Neighbors Rally to Support, Oppose Meadowbrook Commercial Center Plans

An application to rezone a key piece of property in Leesburg’s southern quadrant had its first appearance before the Town Council on Tuesday night.

Van Metre seeks to rezone about 24 acres next to its Meadowbrook Farms subdivision for the development of a commercial center, with a grocery store tenant as its key anchor. The application also seeks approval of six special exceptions, including three to allow for drive-through eating establishments. Also proposed is a 24/7 service station with car wash and other inline retail and office uses, as well as a public plaza-type atmosphere.

It was standing room only in the Council Chambers as residents in neighborhoods near the property turned out to voice support or opposition for the application. Of those who spoke during the public hearing, it was about a 50/50 split between opposition and support.

Supporters came mostly from the adjacent Meadowbrook neighborhood. Many of those residents said the location of a commercial center next to their neighborhood—allowing them to walk to restaurants and shops with access to a nearby gas station—was a big reason they chose to move to Meadowbrook.

Casey Thompson said the access to shopping was a strong appeal for her to buy her home in Meadowbrook and she believes the growth of the commercial center could help increase home values for residents there in the future.

“We have a unique opportunity to become a community not just a housing development,” if the project is approved, she said.

Critics centered their objections largely on the number of requested drive-through restaurants, impacts on local traffic, and what many described as overdevelopment they had been seeking to escape when moving to Leesburg.

“Is this what we want our little town to be? Is this the direction we want to go,” Country Club resident Cindy Boyce questioned. “We don’t know what we’ve got until it’s gone. And I think we’re heading a long way to having our little paradise gone.”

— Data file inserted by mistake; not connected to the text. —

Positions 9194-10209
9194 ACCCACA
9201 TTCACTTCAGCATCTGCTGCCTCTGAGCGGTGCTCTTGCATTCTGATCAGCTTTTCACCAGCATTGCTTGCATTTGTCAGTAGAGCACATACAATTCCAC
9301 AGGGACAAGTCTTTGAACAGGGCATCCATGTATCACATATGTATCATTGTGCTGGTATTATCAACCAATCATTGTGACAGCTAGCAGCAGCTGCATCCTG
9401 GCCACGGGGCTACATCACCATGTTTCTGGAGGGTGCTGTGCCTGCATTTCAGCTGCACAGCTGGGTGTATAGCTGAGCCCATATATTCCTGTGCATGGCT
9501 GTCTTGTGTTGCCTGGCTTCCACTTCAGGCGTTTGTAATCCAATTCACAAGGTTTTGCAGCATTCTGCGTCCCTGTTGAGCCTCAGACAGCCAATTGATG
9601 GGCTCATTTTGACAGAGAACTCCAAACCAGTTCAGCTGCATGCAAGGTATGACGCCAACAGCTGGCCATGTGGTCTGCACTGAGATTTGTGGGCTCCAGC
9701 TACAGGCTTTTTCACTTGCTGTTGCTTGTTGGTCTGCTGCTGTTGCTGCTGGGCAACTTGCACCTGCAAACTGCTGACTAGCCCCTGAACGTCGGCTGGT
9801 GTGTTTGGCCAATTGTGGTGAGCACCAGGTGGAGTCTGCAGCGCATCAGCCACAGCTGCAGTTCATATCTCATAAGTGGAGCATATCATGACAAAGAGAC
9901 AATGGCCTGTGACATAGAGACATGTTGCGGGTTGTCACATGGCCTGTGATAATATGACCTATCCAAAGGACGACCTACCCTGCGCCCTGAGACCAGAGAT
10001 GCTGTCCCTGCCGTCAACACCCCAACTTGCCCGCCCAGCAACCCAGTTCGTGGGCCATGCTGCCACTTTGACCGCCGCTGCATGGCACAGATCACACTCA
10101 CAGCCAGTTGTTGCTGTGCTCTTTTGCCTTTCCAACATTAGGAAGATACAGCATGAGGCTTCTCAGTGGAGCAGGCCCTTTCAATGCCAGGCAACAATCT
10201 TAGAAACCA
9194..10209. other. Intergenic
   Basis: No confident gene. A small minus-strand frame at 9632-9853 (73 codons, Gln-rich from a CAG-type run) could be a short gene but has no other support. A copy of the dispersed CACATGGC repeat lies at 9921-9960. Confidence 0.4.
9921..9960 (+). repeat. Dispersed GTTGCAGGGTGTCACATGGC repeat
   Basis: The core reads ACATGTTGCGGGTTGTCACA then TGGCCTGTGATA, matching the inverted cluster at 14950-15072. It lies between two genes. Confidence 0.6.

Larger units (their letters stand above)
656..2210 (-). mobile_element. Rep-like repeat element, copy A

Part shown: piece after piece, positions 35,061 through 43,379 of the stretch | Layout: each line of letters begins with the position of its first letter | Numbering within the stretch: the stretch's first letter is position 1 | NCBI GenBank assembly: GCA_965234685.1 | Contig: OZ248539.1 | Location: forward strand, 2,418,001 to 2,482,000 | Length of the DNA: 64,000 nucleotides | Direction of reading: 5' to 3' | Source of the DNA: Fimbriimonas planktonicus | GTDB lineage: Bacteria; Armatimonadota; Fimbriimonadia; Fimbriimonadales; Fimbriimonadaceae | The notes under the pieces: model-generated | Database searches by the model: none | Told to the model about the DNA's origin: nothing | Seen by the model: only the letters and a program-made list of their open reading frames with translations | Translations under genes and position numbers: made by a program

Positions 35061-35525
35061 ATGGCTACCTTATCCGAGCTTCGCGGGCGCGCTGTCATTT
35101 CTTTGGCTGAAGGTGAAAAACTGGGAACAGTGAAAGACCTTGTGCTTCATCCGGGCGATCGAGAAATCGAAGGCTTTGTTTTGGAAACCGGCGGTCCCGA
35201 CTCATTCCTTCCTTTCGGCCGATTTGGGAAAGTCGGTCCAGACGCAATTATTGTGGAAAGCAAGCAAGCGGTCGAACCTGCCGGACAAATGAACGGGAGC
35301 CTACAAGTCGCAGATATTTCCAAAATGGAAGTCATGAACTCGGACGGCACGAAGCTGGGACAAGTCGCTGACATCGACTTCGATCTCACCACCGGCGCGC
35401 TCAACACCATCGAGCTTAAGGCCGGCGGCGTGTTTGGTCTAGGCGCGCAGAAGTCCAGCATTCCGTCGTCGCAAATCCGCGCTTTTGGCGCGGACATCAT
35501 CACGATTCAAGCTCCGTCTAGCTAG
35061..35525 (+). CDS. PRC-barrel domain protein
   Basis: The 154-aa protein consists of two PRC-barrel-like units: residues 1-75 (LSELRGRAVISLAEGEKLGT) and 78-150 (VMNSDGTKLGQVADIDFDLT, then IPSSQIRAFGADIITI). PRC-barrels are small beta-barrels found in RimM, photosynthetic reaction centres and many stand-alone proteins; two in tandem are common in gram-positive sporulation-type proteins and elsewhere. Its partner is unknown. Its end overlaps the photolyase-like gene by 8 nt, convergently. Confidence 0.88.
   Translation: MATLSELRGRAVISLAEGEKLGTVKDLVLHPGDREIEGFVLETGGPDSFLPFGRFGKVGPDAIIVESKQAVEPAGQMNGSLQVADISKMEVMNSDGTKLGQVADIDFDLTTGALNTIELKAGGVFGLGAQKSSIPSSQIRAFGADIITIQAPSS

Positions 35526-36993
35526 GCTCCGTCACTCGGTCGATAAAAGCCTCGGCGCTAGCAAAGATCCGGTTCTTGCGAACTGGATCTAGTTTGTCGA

Residents outside of Meadowbrook also said they felt the developer did not keep them in the loop about project plans, with the last community meeting being over a year ago. Conversely, the developer met with Meadowbrook residents as recently as last week.

Molly Novotny, senior urban planner with Cooley, LLP, who is representing the applicant, said the project plans mirror what was envisioned for the area in the Town Plan 13 years ago. She also noted that Van Metre has been responsive to residents’ concerns—changing the location of the service station to be further away from homes and limiting the hours of operation for the drive-through restaurants. On the latter point, the hours of operation were initially proposed to be 24/7, but after hearing concerns from both residents and members of the Planning Commission, the decision was made to cap the hours of operation from 5 a.m. to 1 a.m.

Offering their initial comments Tuesday, council members appeared unimpressed.

“Going to 20/7 doesn’t solve the problem,” Mayor Kelly Burk said, regarding the proposed hours of operation for the drive-through restaurants. She also encouraged Van Metre to use the time leading up to the next council meeting to reach out to residents in communities outside of Meadowbrook to hear their concerns.

“I think you’ve come a long way but you’ve got a ways to go here,” Burk said.

Vice Mayor Suzanne Fox and other council members noted that they had received well over 100 emails from residents on the project.

“There’s a lot of shock, a lot of outrage, a lot of concern, and a lot of that came from the fact that they said they hadn’t been talked to. From their perspective there’s been absolutely no outreach,” she said. “The positive comments we’re getting from folks in Meadowbrook … makes sense because they’ve had outreach.”

Councilman Ron Campbell also said the council could be entering uncharted territory of locating a commercial area so close to residences.

Council members voted to keep the public hearing from Tuesday open until their next meeting Tuesday, June 12, when the application will come back before the council and discussion is expected to continue. Only Councilman Tom Dunn dissented on that motion, saying he was prepared to vote on the application that night.

“I’m prepared to vote no today and tomorrow,” Dunn said.

The applicant behind the Meadowbrook development is hoping to find approval for a commercial rezoning and six special exceptions that would accommodate an almost 200,000-square-foot retail center with a grocery store anchor, public plaza, restaurants, retail, and offices.

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